31 Jamaican Medicinal Plants With Science Backed Benefits

Traditional Jamaican medicine involves the use of many different plants. Most of these plants grow wild on the island. Not only that but, many are plants endemic to Jamaica.

Consuming Jamaican bush tea is a quick and easy way for natives to get the benefits of these medicinal plants.

The bush teas are made from trees, shrubs, vines or herbs. Infact, any section of a plant may be used to make the infusion.

Why are Jamaican herbs and spices such an important part of Jamaican society?

jamaican search mi heart herb in bloom
Endemic Jamaican Medicinal Plant

It all goes back to the Arawak indians who were the first settlers on the Island. The Arawaks were cultivators who grew a variety of crops.

They used many of the plants and herbs they grew for cooking. But some had recreational uses. Still others were used as herbal remedies.

That’s how the “love affair” with Jamaican medcinal plants began.

Medicinal Plants Uses

Today the island’s plants and herbs still play an important role in Jamaican society. This is most noticeable in Jamaican medicine and the island’s food.

Many Jamaican medicinal herbs have been used for centuries. Jamaican natives use medicinal plants as remedies for a number of common ailments.

Teas made from these plants are consumed to relieve discomfort caused by colds, the flu, fevers. high blood pressure, diabetes, and headaches. 

Some plants like Guinea hen weed and Soursop leaves are taken to treat serious illnesses such as cancer.

Jamaican Medicinal Plants Uses

  1. Shorten Cold and Flu
  2. Help Respiratory problems
  3. Improve Digestive issues
  4. Increase Energy Levels
  5. Manage Blood pressure
  6. Relieve Pain
  7. Cleanse and Detox
  8. Contribute to Weightloss

More recently some studies have confirmed that some of those Jamaican spices and herbs do in fact, have medicinal properties. However, a lot  more studies need to be done.

In the meantime, here is a list of Jamaican herbs, their botanical names and their uses.

But first you may recognize that many of these medicinal plants are known by different names in other places. Simply because the natives gave them Jamaican names.

List of Medicinal Plants

Here is a list of Jamaican medicinal plants. This post will help you make the connection between the names used by Jamaican locals and other names the plants are known by.

Uses for Jamaican Medicinal plants seem to naturally fall into specific categories based on what they are being used for.

I have tried to classify them by the ailments they are used to treat:

1. Jamaican Plants For Cold and Flu

Below is a list of 7 time tested cold bush plants from Jamaica. And the one common ingredient used with these plants is honey.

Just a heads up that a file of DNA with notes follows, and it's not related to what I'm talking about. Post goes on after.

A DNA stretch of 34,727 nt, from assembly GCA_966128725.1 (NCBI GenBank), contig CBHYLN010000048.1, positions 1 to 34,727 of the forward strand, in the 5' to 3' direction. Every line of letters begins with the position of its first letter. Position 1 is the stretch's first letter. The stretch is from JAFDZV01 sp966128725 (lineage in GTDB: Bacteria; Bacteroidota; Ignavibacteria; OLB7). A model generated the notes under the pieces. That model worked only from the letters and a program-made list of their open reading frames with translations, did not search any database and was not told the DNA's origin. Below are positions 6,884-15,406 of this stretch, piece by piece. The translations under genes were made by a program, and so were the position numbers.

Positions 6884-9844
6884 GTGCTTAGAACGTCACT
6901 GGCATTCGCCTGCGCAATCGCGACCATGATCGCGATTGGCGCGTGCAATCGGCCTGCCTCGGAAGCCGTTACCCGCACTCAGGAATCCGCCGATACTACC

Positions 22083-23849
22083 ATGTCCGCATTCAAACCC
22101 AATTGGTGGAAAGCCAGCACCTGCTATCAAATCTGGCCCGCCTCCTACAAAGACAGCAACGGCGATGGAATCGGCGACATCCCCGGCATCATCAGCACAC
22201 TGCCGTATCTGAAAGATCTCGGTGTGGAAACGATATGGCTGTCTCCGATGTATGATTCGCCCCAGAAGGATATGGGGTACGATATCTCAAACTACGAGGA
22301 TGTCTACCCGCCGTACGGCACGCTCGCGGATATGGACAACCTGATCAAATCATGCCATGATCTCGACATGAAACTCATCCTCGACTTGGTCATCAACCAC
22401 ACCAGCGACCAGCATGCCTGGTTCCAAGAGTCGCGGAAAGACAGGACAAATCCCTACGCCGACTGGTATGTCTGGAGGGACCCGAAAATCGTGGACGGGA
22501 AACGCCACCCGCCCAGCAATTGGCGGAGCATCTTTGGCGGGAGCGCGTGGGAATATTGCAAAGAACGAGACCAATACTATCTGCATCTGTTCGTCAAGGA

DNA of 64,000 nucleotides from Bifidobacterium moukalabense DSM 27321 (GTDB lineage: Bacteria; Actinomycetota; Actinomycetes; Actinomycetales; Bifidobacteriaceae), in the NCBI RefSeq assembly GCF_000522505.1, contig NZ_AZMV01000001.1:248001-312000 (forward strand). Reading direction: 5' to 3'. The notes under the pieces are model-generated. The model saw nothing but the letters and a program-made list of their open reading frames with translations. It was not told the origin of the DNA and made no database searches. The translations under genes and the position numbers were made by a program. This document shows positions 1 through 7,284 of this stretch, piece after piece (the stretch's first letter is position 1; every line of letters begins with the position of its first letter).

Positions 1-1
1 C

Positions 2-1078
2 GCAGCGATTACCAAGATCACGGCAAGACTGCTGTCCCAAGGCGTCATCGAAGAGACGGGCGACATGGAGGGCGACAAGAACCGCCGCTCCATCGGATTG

It is the sweetener that’s used most often.

Some records show that some of these herbs have been used as Jamaican medicine since the 1700s.

  • Lime leaf  (Citrus aurantiifolia) Lime leaves-or other citrus leaves or fruit-are boiled and sweetened with honey for shortening the duration of colds.
  • Leaf of Life (Bryophyllum pinnatum) leaves and stems boiled for about 5 minutes. Juicing the raw leaves and stems of the Leaf of Life herb is the most common method used for treating coughs and upper respiratory issues.
  • Fever Grass  (Cymbogopon citratus) Blades and stalks of the grass are cut into about 4 inch lengths, bruised and then boiled for between. Warm fever grass tea is used to treat fevers and colds.

It is an especially popular medicinal plant for treating children who have a fever.

  • Jamaican mint bush (Satureja Viminea) nausea, vomiting, and headaches.  Also used for colds and fevers.
  • Eucalyptus– (Eucalyptus cinerea) Tea is made by boiling the plant’s leaves for approximately 10 minutes.  This is used to treat colds and congestion.
  • Ginger  (Zingiber officinale) Pieces of ginger root are often boiled with other herbs such as garlic. The tea is always sweetened with honey.
  • Jamaican Black Mint (Mentha viridis) is a subcategory of Spearmint used to make tea to cure stomach aches, colds, and vomiting since the 1700s.

2. Jamaican Plants For Respiratory Ailments

Asthma is the most common respiratory ailments that affect the natives.  A number of local plants are used as medicine to relieve symptoms of asthma.

These same teas are often used to treat bronchitis and coughs as well.

  • Spirit weed l (Eryngium foetidum)  This entire plant except for the root of the plant makes a herbal tea to relieve symptoms associated with pneumonia.
  • Trumpet tree leaves (Cecropia peltata) are boiled and taken as a cough suppressant or gargle for sore throat.
  • Asthma weed  (Erigeron bonariensis). Drinking this bush tea is believed to help alleviate asthma and dengue fever symptoms.
  • Jack ‘na Bush ( Chromolaena odorata) is translated Jack in the bush. This is an invasive weed that is proven to have its curative properties. Jack in the bush tea is used to alleviate discomfort from upper respiratory infection.
  • John charles  (HYPTIS VERTICILLATA) Tea made from dried leaves is used to treat bronchitis. It is used for soothing coughs, relieving symptoms of the common cold and sinus infections.

3. Medicinal Plants For Digestion

  • Quaco bush  (mikania) is one bitter tasting guaco herb. Both juice and tea used for treating diarrhea. 
  • Pimento (Pimenta dioica) tea made with pimento leaves is taken to alleviate symptoms of indigestion and constipation.
  • Bissy (Cola acuminata ) Bissy tea is used to treat indigestion, vomiting and other digestive issues. Bissy tea is also taken to counteract  food poisoning.
  • Peppermint  ( Mentha piperita)  Peppermint tea is a popular tea for relieving, gas, bloating and indigestion.
  • Dead and wake (Mimosa pudica) This tea is consumed for relieving diarrhea and other stomach related issued.

4. Immune Boosting Plants From Jamaica

 However, a lot  more studies need to be done. In the meantime learn about some of the common plants used as medicine in Jamaica

Medicinal plants for boosting immunity can be taken in tea from. However the more common practice is to boil a number of herbs together to make a root tonic.

  • Sarsaparilla (Smilax ornata) tea as well as being used in root tonics to relieve fatigue and boost energy.